The Vow, by Dallas Schulze

>> Wednesday, June 15, 2005

I can't really remember what made me buy The Vow, by Dallas Schulze. I know I meant to look through her backlist after reading The Substitute Wife, but it seems I bought this one before that. Well ::shrugs::, whatever.

She was alone, and pregnant. Brittany never got a chance to tell Dan about the baby. Now it was too late, and with no one to turn to, she faced a harsh and desperate future.

Until Michael Sinclair offered sanctuary, and a solution. As Dan’s best friend, he told himself that helping Brittany was temporary. Just until she was on her feet again.

But neither of them had expected their arrangement to awaken such passion. Nor could they have anticipated the twist of fate that would put it all to the ultimate test.
Like The Substitute Wife, The Vow is a weird combination of old-fashioned Harlequin Presents stuff and more modern sensibilities. It's HP-like in its structure, with its marriage-of-convenience plot, and in the way Brit's complete life becomes her husband and child.

But if you look closer, you see that the marriage of convenience makes sense in a more modern sort of way (they don't marry because every child should be brought to the world within the sanctity of marriage, or anything like that. They marry because that way Michael's insurance will cover Brit's medical bills).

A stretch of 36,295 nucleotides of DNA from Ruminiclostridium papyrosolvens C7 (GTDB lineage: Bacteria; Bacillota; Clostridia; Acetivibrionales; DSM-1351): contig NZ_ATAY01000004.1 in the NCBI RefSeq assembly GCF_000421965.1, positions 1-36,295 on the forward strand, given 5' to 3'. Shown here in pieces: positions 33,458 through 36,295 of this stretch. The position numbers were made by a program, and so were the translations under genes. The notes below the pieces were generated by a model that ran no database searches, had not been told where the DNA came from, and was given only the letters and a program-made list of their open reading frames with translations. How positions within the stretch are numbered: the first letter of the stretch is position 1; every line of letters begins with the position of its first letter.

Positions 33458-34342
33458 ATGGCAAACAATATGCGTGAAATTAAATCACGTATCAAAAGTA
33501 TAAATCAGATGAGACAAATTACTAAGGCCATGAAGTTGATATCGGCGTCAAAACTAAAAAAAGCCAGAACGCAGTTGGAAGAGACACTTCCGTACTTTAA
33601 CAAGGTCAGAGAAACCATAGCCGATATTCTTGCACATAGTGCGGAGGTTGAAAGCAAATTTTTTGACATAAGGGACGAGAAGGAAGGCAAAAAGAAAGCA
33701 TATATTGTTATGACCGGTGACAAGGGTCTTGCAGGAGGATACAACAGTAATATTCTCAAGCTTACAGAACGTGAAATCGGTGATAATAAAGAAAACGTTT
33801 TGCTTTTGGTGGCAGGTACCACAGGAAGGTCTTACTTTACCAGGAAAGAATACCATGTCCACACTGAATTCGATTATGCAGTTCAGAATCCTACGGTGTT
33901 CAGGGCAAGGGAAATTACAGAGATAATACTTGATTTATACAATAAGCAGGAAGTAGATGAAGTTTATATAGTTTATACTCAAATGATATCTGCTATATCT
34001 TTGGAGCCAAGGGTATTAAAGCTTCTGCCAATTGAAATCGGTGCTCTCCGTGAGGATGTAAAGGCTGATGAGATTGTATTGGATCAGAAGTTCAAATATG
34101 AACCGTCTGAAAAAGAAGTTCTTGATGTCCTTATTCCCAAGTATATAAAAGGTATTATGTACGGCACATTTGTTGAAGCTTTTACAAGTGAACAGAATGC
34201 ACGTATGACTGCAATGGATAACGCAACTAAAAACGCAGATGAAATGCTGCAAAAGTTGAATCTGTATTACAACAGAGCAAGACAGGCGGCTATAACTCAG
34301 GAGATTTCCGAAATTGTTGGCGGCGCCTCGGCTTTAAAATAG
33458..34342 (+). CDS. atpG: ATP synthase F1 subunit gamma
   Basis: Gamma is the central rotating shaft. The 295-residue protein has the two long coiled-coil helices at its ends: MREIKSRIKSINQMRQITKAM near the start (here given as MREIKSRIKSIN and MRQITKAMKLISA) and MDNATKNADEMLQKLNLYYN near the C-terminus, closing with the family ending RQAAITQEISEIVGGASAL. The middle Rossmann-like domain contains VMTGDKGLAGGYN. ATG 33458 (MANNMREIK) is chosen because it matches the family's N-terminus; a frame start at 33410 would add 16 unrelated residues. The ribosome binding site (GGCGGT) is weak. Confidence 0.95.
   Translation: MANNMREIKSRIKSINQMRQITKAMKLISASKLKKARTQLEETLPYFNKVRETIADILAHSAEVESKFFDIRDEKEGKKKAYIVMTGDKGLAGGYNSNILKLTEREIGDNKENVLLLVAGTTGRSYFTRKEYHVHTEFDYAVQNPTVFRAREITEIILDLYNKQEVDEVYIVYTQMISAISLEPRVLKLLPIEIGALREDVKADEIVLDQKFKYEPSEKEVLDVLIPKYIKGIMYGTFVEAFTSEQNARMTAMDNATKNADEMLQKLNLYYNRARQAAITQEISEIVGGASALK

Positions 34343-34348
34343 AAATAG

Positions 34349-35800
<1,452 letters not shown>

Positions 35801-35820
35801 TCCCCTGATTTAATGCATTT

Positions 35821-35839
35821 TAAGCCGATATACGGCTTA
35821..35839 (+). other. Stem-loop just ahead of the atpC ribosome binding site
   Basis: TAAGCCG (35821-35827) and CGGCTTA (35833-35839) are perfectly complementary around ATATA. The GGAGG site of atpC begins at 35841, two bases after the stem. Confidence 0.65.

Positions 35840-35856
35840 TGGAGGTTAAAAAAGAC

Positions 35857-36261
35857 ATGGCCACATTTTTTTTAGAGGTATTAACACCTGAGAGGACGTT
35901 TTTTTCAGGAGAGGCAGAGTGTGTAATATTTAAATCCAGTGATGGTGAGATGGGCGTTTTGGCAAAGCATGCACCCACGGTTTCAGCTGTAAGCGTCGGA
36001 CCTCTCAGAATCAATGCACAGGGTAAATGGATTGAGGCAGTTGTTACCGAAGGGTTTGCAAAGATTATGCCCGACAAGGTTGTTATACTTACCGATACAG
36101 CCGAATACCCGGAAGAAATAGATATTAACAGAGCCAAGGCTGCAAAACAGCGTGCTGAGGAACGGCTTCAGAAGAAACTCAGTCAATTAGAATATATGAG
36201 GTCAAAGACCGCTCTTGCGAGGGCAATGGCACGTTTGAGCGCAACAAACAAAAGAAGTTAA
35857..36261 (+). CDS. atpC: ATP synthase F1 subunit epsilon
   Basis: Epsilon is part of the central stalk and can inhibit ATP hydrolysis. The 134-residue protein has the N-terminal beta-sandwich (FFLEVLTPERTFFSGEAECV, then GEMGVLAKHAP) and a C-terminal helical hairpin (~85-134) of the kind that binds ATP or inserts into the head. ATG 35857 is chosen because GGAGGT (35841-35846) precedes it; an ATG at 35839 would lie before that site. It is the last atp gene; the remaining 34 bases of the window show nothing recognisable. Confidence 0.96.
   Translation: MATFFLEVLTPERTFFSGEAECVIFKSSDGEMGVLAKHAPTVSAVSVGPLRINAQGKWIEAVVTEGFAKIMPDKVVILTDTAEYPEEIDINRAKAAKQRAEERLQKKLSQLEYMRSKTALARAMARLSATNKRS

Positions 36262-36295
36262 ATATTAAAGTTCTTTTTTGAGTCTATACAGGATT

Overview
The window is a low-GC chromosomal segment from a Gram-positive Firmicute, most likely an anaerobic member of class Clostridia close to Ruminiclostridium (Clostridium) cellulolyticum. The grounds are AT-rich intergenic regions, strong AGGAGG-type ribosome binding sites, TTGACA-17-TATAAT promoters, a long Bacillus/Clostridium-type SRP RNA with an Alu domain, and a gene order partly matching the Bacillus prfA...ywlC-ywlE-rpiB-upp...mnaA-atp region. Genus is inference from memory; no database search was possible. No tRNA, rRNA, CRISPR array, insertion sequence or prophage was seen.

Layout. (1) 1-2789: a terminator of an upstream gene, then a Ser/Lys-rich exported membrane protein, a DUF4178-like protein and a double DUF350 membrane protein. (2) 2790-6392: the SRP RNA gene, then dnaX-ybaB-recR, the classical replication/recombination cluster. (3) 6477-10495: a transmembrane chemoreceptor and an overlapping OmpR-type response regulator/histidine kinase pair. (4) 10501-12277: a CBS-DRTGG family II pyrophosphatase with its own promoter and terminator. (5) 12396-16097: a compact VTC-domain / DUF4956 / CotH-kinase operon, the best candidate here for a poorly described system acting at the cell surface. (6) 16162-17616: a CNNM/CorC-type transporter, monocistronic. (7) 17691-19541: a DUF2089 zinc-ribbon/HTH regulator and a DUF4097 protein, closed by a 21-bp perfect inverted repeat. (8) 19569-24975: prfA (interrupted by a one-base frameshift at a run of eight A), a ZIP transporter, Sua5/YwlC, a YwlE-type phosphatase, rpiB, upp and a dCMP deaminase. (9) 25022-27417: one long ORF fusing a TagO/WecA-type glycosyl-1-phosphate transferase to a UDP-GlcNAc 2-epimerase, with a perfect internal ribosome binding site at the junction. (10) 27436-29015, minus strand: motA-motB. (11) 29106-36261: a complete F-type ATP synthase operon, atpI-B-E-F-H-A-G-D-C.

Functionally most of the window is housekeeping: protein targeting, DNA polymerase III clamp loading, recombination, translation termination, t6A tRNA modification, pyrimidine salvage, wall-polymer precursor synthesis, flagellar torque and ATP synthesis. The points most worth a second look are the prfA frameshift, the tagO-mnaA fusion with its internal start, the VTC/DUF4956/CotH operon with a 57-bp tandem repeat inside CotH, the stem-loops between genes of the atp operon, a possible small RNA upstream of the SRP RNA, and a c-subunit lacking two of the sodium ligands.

And you also see that their marriage becomes a partnership of equals. Brit is a SAHM and Michael appreciates and values what she does. There's no head-of-the-home / little-woman dynamics in their relationship, which is always appreciated.

The actual romance was nice. Sweet, but not saccharine. I tend to like stories of the forbidden love variety, where the "forbidden" element doesn't feel like much ado about nothing. Michael's reluctance to show his increasing attraction to his wife, and hers to show her own, made sense, given the fact that Brit was pregnant with Michael's best friend's baby.

The story takes place in a much longer time-frame than usual. There's a jump of about a year in the middle, before we get to the final plot twist, but the rest of the book spans months and months. This works well for this story, showing their increasing attraction and difficulty to hide it.

All in all, a nice, quiet read. I'd grade it a B-.


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